Saturday, September 24, 2005

As Usual, NY Times Editorial Writers Get It Wrong On Education

Usually the fuckers at the NY Times are writing editorials comparing jailed Times "reporter" Judith Miller to Ghandi, Nelson Mandela, and Martin Luther King, Jr. Today they take on the PERB recommendations and the impasse between the United Federation of Teachers and the Mayor of Money in the teachers contract negotiations.

This is a must-read for all of you teachers out there who think every editorial writer and education "journalist" in the business today should have to teach three years in a SURR school under Chancellor Klein's 8 page contract before they're allowed to write a fucking word about the job teachers do or the contract provisions they should work under:

Since the State Legislature gave him direct control of the city's school system, Mayor Michael Bloomberg has created clear lines of authority and cut back a sprawling, ineffectual bureaucracy. But further progress toward a first-rate public school system will require a respectful relationship between the city and the union that represents its 80,000 teachers. Unfortunately, that relationship is probably worse than it has been in decades.

After going two and a half years without a contract, teachers are understandably demoralized and angry. The conflict is hurting New York's attempt to attract good teachers and radicalizing the United Federation of Teachers, which has historically been a cooperative partner in New York's most successful education experiments.

A nonbinding report just out from a contract arbitration panel provides a reasonable road map for an agreement. Wisely, the arbitrators recommend doing away with seniority rules that allow experienced teachers to bump new teachers out of their jobs - even over the objection of the principals. That makes no sense, particularly now that principals are being held responsible for how their schools and their teachers perform. Another good recommendation, based on a proposal made by the union earlier this year, calls for lengthening the school day slightly so the system can provide a small-group instruction period. That would be a boon for students who are struggling to meet rising standards.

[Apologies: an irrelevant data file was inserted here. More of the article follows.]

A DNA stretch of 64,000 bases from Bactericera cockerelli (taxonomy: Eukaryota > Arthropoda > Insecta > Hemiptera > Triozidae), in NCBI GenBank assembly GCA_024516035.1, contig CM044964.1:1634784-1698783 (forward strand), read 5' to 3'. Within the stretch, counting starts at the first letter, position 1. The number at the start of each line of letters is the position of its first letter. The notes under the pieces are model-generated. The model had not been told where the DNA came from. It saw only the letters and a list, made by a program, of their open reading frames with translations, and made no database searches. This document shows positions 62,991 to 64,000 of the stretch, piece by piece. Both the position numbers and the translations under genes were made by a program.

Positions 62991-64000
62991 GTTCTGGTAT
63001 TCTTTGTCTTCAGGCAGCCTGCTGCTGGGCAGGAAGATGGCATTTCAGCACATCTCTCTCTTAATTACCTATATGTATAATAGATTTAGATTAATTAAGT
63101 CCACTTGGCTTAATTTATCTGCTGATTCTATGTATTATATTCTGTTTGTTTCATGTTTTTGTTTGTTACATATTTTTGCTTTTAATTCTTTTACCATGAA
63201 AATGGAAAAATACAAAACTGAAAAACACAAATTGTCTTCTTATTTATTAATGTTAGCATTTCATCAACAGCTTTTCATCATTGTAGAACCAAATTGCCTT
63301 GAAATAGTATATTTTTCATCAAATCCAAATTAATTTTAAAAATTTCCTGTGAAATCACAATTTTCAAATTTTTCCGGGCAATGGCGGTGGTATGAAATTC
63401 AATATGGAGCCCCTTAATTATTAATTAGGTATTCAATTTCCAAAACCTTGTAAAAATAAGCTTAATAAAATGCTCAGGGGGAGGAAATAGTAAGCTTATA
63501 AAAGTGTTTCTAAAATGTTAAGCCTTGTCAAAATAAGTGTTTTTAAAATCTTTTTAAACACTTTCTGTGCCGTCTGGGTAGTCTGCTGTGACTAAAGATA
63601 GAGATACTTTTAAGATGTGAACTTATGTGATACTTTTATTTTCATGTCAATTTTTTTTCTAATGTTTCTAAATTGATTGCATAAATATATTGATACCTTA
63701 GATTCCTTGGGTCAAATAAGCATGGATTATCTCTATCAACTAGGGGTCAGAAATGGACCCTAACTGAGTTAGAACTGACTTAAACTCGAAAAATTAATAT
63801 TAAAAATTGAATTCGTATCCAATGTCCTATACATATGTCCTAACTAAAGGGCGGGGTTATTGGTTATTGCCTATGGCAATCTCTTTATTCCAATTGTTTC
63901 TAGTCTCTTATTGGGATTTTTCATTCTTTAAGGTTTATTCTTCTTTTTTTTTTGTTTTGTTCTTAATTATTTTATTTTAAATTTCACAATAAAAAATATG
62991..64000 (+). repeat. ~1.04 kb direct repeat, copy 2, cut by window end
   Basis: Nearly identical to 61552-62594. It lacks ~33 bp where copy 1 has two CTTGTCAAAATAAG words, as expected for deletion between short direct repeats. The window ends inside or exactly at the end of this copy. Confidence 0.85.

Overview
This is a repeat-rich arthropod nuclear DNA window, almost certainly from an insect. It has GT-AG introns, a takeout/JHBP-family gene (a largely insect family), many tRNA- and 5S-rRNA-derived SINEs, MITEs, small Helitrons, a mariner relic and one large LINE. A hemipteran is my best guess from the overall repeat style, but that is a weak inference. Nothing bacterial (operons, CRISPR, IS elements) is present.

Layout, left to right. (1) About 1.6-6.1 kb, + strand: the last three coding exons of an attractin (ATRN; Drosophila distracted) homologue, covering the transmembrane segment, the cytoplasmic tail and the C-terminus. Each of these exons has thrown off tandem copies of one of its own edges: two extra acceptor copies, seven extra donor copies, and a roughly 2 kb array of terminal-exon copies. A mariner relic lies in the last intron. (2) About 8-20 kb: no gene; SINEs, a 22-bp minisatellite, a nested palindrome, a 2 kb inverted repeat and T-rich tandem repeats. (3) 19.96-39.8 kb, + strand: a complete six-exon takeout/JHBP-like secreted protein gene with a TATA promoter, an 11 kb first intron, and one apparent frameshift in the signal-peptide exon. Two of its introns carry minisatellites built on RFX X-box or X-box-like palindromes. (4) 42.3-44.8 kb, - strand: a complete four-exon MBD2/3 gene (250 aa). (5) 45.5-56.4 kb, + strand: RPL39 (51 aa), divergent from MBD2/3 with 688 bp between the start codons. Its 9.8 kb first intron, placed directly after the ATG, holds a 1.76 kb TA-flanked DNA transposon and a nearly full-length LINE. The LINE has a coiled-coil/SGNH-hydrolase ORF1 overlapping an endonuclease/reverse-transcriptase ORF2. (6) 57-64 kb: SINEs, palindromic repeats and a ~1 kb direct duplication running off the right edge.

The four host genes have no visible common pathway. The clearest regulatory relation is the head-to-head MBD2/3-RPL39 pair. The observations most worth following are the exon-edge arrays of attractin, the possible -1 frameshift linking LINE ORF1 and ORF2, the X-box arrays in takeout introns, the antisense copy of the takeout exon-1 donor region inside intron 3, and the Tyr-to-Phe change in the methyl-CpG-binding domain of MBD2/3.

The arbitrators favor a salary increase of a little more than 11 percent over three years. By one estimate, this would cost an additional half-billion dollars a year. The city could not afford it without state aid, but that might come as part of the resolution of the court ruling on fiscal equity, which requires improved schooling for poor city students. The pay issue is certainly connected to quality education. Higher-paying suburban districts have lured away thousands of New York's most experienced teachers. The city finally stanched these losses with the last contract, in 2002, when teachers received solid raises that were partly subsidized by the state.

The school reform effort depends on the teachers, but the city is at a perilous juncture in its relationship with their union. Mr. Bloomberg has told us time and again that he wants us to judge him on his education record. What he does to solve this nasty dispute should weigh heavily in that judgment.

Two points: the Times claims to worry about the NYC system losing good teachers to higher-paying suburbs, yet they support creating a sixth class of "small-group instruction" for high school teachers as partial compensation for an 11.4% salary hike.

Do the fuckers at the NY Times really think adding a sixth class for a measly 11.4% (about three grand after taxes for a fifth year teacher) will help retain good teachers in a system already bereft of sufficient funding, morale, and physical conditions and/or environments conducive to both learning and teaching (e.g., buildings that aren't 110 degrees in September and June, 100 degrees the rest of the year when the boilers are turned on)?

Do the fuckers at the NY Times really think by making New York City public high school teachers the most overworked, underpaid teachers in the metropolitan area (as NYC Educator put it), Mayor Bloomberg will be benefiting the kids and bettering the public school system?

Do the fuckers at the NY Times know anything about teaching or how to retain good teachers.